25 Jun 2019

feedDjango community aggregator: Community blog posts

Series A Funding: Why Outsourcing Should Be Part of Your Startup Growth Strategy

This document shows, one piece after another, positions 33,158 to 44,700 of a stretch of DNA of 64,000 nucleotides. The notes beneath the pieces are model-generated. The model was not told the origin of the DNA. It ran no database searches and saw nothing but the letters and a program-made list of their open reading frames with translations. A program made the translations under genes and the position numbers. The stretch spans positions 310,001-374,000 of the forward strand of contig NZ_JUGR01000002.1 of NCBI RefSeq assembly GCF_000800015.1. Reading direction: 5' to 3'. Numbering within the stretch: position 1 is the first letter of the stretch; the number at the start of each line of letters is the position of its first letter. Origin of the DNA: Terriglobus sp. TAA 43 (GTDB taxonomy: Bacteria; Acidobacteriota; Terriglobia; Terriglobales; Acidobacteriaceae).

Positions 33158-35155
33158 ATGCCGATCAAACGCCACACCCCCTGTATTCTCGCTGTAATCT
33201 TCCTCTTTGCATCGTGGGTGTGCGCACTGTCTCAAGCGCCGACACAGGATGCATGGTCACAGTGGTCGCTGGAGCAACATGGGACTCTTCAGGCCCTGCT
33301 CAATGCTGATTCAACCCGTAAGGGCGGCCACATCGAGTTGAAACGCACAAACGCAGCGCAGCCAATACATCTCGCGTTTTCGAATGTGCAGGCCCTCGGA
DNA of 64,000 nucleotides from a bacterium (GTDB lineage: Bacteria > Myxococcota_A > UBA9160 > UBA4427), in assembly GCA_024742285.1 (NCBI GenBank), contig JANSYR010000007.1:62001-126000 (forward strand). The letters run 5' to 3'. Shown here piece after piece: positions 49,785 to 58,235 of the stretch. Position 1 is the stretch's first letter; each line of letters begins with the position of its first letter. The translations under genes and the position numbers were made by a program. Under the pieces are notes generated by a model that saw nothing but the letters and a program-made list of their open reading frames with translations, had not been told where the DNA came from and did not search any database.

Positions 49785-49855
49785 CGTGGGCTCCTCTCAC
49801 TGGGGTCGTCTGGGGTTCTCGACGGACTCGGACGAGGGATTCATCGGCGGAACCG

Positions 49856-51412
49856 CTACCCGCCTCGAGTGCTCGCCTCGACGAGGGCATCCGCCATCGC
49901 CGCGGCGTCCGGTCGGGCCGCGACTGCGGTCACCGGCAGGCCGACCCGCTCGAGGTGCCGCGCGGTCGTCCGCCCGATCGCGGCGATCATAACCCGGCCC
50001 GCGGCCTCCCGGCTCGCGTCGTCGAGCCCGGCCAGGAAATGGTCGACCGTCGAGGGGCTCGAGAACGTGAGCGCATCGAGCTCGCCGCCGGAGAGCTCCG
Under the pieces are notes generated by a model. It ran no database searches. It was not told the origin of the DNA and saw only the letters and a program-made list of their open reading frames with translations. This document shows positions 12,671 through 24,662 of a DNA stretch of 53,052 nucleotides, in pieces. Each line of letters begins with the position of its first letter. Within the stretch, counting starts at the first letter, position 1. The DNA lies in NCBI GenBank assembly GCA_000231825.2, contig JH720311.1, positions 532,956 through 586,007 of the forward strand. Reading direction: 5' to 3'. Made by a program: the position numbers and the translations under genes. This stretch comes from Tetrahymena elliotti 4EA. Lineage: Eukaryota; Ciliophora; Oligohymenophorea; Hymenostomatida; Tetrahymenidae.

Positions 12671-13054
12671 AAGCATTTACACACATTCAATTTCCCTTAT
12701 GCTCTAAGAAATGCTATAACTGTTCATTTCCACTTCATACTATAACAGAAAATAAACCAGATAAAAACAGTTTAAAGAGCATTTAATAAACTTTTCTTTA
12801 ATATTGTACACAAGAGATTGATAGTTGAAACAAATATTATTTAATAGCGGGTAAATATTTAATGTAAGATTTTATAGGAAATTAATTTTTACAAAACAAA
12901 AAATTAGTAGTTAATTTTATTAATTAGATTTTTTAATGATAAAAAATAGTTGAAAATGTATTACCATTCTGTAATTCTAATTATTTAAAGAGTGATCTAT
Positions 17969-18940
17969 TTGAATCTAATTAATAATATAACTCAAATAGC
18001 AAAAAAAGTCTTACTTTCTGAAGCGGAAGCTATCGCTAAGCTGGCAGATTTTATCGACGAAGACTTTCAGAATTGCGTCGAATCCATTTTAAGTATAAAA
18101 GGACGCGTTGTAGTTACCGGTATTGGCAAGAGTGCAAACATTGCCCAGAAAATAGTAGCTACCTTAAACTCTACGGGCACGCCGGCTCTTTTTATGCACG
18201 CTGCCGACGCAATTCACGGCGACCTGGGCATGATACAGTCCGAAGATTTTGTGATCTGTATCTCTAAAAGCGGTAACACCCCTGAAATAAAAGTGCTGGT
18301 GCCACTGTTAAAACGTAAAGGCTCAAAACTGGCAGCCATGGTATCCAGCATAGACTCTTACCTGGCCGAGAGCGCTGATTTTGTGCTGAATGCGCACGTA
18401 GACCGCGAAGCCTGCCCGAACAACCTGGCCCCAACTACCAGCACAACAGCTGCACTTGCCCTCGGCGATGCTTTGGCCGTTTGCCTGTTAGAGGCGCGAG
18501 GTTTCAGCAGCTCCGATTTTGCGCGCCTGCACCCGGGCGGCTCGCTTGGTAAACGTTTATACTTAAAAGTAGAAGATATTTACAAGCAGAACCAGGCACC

You've raised your seed funding round and are on the path to Series A - Your startup shows promise! Investors have taken note. That's fantastic, and we're excited for you. But we also want to make it clear: Nowadays, to be a successful startup, you need to get right back to thinking about how you can spend that seed funding as wisely as possible. And you need to start thinking ASAP about how you'll ensure your startup is deemed worthy of any additional funding. Why the super-practical downer advice? While more startups than ever are getting seed money, fewer than ever are getting follow-on funding. So that Series A funding you're hoping for? It's not a given. Also, as accelerator Y Combinator always advises its startups, it's not your money. Getting more money is dependent on showing you can be a smart spender with good margins and a sustainable business model. Let me explain. What's the "Series A Crunch"? Analyzing Seed vs. Series A Funding The venture capital community coined the term "Series A Crunch" to describe a trend they saw in Series A funding. Essentially, they noted that, while huge numbers of startups were easily raising large sums in their seed rounds, much fewer startups were moving on to have successful Series A rounds. In the big picture, that means: More startups are getting more seed funding. More startups are competing for Series A funding. PE and VC investors are becoming more selective, providing Series A funding to fewer startups. Increasingly, startups only receive Series A funding if PEs and VCs assess that they're low-risk, high-reward business models with demonstrated traction in a growing market. And therein lies the "crunch." What does this mean for a successful startup looking to create sustainable competitive advantage? Higher Expectations and Higher Stakes The expectations for seed-stage performance are now higher. Only some startups will meet expectations. For example, VCs and PEs increasingly expect that seeded startups should be generating revenue before receiving Series A funding. TechCrunch offers up a compelling analysis from Silicon Valley VC firm Wing. In 2010, only 15% of seed-stage companies that had raised Series A rounds were already making money. Compare that to 2019, when Wing's data shows that "82 percent of companies that raised Series A rounds from top investors last year are already making money off their customers." What does this mean? VCs and PEs are unlikely to offer Series A funding to startups that aren't showing sufficiently solid evidence of market traction. If a startup can't show the potential for significant growth in both revenues and customer base, that follow-on funding is unlikely to flow. The stakes are high, and the risk of failure is even higher. CB Insights found that "nearly 67% of startups stall at some point in the VC process and fail to exit or raise follow-on funding." What Are the Series A Business Risks for Startups? VCs and PEs aren't interested in funding risky investments. That's why smart startups are focused on reducing their business risk, and on identifying sources of competitive advantage. Risk impacts countless areas of any business. Below, we've covered the three most important business risks for startups looking to raise Series A funding. Business Model Risk: Growth Matters How's that business model looking? Long gone are the days when a sparkly new idea was sufficient to generate funding beyond the seed round. Nowadays, to make it to Series A, startups must have business models that demonstrate traction in several key areas, including: Revenue growth: As mentioned above, even early-stage startups are expected to start making money. The next step is showing that the business model can create sustainable revenue growth. Customer growth: Are your customers out there? Even more importantly, will they buy your product? And can your customer base continue to grow? Market share growth: Can your business model compete and win in your chosen market? Before VC and PE investors are willing to follow you to Series A, you must derisk your business model as thoroughly as possible in these areas. If investors don't see a strong, data-backed business plan that shows clear potential for growth, they'll mostly see… risk. What you can do: Reality-check your business plan, examining your assumptions. Can you test your assumptions? Are they sound? For example, can you demonstrate that your market is large enough to provide the type of growth investors seek? Fully assess barriers to entry. How does your product stack up against the competition? Is your product truly differentiated against competitor products? Build out your business plan with as much data as possible. If the economics don't make sense, investors are going to run the opposite direction. Technology Risk: Speed Matters Nowadays, technology development is part of a high percentage of startup business plans. That means VC and PE investors must consider the time, expertise, and resources required for design and development. After all, these variables all inform a startup's technology risk profile. When assessing startups' technology-related business risks, VCs and PEs are likely to focus on: Development scope and type. Does your startup need to build technology from scratch, or can it leverage technologies that are already available? What alternatives already exist in the market, and is your product differentiated in meaningful ways? What is the risk that you'll be unable to build the technology? Does your product rely on third-party services? What happens if those third-party services go down? Development speed. How quickly can development happen? How likely is it that development will take significantly longer than anticipated? Can you build and iterate quickly enough to deliver a reliable, functional product to customers? Development expertise. Do you have access to the expertise and skill sets you need to develop the desired technology? Development process. Do you have strong, proven, efficient processes in place? Compliance, security, and intellectual property risk. What legal or regulatory risks impact development? Do you own all of the code? After all, nothing changes the basic, underlying assumption that - […] The post Series A Funding: Why Outsourcing Should Be Part of Your Startup Growth Strategy appeared first on Distillery.